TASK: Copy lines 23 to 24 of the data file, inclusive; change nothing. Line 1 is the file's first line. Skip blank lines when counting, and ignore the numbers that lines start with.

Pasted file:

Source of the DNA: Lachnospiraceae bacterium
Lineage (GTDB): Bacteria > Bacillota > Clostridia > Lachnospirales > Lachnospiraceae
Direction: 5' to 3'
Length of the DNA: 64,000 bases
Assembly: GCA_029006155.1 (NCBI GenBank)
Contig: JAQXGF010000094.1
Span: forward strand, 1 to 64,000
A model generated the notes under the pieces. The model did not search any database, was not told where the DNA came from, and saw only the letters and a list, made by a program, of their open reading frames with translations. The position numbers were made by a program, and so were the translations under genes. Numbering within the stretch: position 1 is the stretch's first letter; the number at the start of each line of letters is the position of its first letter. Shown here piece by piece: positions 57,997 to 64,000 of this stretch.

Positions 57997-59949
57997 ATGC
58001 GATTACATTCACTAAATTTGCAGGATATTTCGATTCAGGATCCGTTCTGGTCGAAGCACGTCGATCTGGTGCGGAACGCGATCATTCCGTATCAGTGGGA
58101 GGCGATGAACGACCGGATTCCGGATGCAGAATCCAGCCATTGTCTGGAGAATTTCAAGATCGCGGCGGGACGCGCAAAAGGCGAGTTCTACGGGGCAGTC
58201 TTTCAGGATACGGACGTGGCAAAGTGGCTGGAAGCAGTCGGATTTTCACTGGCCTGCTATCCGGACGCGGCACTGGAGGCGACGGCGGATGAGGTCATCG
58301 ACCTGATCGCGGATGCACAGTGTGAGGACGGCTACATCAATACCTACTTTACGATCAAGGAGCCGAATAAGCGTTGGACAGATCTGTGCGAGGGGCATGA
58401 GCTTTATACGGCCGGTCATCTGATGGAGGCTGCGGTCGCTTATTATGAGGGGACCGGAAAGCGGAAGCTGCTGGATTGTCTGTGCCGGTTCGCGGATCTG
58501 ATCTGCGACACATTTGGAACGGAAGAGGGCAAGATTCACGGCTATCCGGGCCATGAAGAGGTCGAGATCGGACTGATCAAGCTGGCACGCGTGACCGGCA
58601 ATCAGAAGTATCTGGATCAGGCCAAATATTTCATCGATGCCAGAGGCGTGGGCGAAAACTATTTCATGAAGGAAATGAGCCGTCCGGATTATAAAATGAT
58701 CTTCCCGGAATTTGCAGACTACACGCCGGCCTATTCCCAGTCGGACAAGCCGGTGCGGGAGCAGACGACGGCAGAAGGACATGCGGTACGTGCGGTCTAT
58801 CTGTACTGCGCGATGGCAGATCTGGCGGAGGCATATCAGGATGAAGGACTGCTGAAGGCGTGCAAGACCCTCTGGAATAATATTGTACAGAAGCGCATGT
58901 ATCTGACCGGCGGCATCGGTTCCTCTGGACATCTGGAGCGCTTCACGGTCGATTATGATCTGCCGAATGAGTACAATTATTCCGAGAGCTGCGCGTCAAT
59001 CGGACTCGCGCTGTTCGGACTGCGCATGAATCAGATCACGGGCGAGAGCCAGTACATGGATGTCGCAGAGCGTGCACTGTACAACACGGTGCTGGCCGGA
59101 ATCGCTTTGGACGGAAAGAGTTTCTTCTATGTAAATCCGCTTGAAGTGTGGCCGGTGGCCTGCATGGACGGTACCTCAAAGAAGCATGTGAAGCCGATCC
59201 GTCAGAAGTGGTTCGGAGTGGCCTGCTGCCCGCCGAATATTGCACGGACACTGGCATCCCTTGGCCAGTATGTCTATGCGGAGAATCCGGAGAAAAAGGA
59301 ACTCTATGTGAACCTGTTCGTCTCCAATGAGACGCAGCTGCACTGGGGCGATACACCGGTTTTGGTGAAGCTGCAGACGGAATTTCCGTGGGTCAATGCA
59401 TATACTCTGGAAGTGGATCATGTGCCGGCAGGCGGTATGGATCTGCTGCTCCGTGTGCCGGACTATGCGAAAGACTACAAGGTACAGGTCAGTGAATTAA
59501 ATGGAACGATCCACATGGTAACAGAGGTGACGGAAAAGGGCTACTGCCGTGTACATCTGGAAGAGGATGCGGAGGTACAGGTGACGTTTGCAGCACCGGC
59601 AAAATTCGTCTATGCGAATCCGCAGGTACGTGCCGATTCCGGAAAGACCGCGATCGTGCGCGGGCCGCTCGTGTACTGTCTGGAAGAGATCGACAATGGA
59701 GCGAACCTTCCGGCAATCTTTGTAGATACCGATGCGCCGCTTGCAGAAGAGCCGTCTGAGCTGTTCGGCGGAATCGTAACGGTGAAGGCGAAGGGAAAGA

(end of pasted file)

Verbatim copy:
59201 GTCAGAAGTGGTTCGGAGTGGCCTGCTGCCCGCCGAATATTGCACGGACACTGGCATCCCTTGGCCAGTATGTCTATGCGGAGAATCCGGAGAAAAAGGA
59301 ACTCTATGTGAACCTGTTCGTCTCCAATGAGACGCAGCTGCACTGGGGCGATACACCGGTTTTGGTGAAGCTGCAGACGGAATTTCCGTGGGTCAATGCA